Tender Offers - In a tender offer, one company offers to purchase the outstanding stock of the other firm at a specific price rather than the market price. The acquiring company communicates the offer directly to the other company's shareholders, bypassing the management and board of directors.9 For example, in 2008, Johnson & Johnson made a tender offer to acquire Omrix Biopharmaceuticals for $438 million.10 The company agreed to the tender offer and the deal was settled by the end of December 2008.11

Acquisition of Assets - In an acquisition of assets, one company directly acquires the assets of another company. The company whose assets are being acquired must obtain approval from its shareholders. The purchase of assets is typical during bankruptcy proceedings, wherein other companies bid for various assets of the bankrupt company, which is liquidated upon the final transfer of assets to the acquiring firms.

Management Acquisitions - In a management acquisition, also known as a management-led buyout (MBO), a company's executives purchase a controlling stake in another company, taking it private. These former executives often partner with a financier or former corporate officers in an effort to help fund a transaction. Such M&A transactions are typically financed disproportionately with debt, and the majority of shareholders must approve it. For example, in 2013, Dell Corporation announced that it was acquired by its founder, Michael Dell.


Different ways of structuring a Merger

Mergers can be structured based on the relationship between the two companies involved in the deal:

  • Horizontal merger: Two companies that are in direct competition and share the same product lines and markets.
  • Vertical merger: A customer and company or a supplier and company. Think of an ice cream maker merging with a cone supplier.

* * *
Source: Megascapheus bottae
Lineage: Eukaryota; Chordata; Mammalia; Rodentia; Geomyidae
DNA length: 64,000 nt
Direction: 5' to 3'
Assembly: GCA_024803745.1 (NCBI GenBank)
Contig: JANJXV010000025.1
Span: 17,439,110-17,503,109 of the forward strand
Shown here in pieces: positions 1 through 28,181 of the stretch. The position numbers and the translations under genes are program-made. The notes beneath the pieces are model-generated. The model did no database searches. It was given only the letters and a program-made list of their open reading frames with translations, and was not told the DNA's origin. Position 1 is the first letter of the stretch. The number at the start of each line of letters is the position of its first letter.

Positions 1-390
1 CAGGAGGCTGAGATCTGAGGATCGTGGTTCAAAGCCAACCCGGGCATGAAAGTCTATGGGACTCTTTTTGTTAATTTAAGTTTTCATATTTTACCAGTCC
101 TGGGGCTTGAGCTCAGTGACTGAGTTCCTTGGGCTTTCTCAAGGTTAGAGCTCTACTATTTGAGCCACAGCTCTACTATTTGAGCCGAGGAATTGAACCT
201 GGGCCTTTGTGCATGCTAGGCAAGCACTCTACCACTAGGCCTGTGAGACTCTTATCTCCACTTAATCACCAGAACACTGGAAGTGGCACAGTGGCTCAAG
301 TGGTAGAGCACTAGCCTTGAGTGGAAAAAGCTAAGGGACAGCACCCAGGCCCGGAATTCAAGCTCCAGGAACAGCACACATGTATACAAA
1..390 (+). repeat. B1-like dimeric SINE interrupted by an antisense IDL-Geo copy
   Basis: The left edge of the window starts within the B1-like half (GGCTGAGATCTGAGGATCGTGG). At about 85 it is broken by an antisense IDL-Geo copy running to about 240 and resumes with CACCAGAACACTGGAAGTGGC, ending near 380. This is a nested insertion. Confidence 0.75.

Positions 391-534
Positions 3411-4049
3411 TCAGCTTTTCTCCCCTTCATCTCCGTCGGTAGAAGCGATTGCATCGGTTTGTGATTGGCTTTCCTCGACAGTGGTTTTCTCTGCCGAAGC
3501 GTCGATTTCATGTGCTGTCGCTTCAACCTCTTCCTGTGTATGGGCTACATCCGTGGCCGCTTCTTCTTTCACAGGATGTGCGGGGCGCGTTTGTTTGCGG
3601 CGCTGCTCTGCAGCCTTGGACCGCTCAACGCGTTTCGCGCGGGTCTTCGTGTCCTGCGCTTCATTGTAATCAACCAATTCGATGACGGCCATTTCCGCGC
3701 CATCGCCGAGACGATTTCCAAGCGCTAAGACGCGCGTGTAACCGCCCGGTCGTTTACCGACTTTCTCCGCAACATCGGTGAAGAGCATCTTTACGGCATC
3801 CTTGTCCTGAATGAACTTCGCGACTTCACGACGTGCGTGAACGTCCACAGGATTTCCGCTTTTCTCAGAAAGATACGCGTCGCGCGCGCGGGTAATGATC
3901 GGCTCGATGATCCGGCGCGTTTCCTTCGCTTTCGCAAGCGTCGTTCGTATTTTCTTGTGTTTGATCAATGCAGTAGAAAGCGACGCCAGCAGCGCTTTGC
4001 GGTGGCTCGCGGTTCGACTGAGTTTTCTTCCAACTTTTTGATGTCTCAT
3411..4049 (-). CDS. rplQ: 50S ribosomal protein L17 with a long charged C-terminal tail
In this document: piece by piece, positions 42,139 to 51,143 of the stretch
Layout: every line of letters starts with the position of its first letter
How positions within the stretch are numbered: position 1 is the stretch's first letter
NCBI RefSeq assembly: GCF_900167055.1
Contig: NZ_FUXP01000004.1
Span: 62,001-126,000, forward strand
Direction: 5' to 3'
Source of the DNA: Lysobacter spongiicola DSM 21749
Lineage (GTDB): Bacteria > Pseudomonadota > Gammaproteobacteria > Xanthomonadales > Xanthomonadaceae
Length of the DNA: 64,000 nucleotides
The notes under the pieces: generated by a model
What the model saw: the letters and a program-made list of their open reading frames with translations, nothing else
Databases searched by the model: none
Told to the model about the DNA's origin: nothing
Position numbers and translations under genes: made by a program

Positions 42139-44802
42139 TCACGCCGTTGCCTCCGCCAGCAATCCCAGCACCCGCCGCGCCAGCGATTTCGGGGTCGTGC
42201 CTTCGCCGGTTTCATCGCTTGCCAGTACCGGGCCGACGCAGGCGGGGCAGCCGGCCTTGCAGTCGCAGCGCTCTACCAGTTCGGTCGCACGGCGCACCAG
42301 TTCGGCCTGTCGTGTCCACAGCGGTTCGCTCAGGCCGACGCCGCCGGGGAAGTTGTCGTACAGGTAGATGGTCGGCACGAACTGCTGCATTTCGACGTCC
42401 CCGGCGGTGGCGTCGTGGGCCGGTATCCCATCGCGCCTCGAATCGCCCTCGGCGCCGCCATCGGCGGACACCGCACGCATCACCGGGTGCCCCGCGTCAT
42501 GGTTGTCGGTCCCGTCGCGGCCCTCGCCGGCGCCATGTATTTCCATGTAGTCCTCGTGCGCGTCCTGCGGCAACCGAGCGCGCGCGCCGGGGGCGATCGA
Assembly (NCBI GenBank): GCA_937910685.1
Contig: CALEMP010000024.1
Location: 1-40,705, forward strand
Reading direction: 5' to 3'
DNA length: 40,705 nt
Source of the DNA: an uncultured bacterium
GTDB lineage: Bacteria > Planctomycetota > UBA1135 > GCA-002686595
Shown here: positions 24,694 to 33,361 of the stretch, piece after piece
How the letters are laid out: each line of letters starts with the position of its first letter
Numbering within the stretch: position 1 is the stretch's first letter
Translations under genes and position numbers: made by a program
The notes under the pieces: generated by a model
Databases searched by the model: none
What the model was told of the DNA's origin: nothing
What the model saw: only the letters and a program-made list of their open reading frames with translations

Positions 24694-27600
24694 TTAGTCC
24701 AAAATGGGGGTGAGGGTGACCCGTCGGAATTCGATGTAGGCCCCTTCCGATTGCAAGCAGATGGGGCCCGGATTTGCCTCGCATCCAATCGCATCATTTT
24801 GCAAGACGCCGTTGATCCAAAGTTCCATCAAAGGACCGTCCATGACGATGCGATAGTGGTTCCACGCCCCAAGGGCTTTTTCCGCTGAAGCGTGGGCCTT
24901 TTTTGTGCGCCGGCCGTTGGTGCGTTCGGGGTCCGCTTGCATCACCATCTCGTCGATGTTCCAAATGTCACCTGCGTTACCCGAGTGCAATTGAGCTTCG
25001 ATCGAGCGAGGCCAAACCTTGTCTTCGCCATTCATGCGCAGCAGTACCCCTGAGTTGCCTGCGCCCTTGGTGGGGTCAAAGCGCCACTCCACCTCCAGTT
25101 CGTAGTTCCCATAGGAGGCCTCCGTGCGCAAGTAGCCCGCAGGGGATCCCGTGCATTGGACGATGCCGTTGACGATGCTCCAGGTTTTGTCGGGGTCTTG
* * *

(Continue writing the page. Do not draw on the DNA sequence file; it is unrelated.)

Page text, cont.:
• Congeneric mergers: Two businesses that serve the same consumer base in different ways, such as a TV manufacturer and a cable company.
  • Market-extension merger: Two companies that sell the same products in different markets.
  • Product-extension merger: Two companies selling different but related products in the same market.
  • Conglomeration: Two companies that have no common business areas.


Two ways to become one

Mergers may also be distinguished by the way they become one.

  • Purchase Mergers - As the name suggests, this kind of merger occurs when one company purchases another company. The purchase is made with cash or through the issue of some kind of debt instrument. The sale is taxable, which attracts the acquiring companies, who enjoy the tax benefits. Acquired assets can be written up to the actual purchase price, and the difference between the book value and the purchase price of the assets can depreciate annually, reducing taxes payable by the acquiring company.
  • Consolidation Mergers - With this merger, a brand new company is formed, and both companies are bought and combined under the new entity. The tax terms are the same as those of a purchase merger.

Ways of financing a Merger

A company can buy another company with cash, stock, assumption of debt, or a combination of some or all of the three. In smaller deals, it is also common for one company to acquire all of another company's assets. Company X buys all of Company Y's assets for cash, which means that Company Y will have only cash (and debt, if any). Of course, Company Y becomes merely a shell and will eventually liquidate or enter other areas of business.

Another acquisition deal known as a reverse merger enables a private company to become publicly listed in a relatively short time period. Reverse mergers occur when a private company that has strong prospects and is eager to acquire financing buys a publicly listed shell company with no legitimate business operations and limited assets. The private company reverses merges into the public company, and together they become an entirely new public corporation with tradable shares.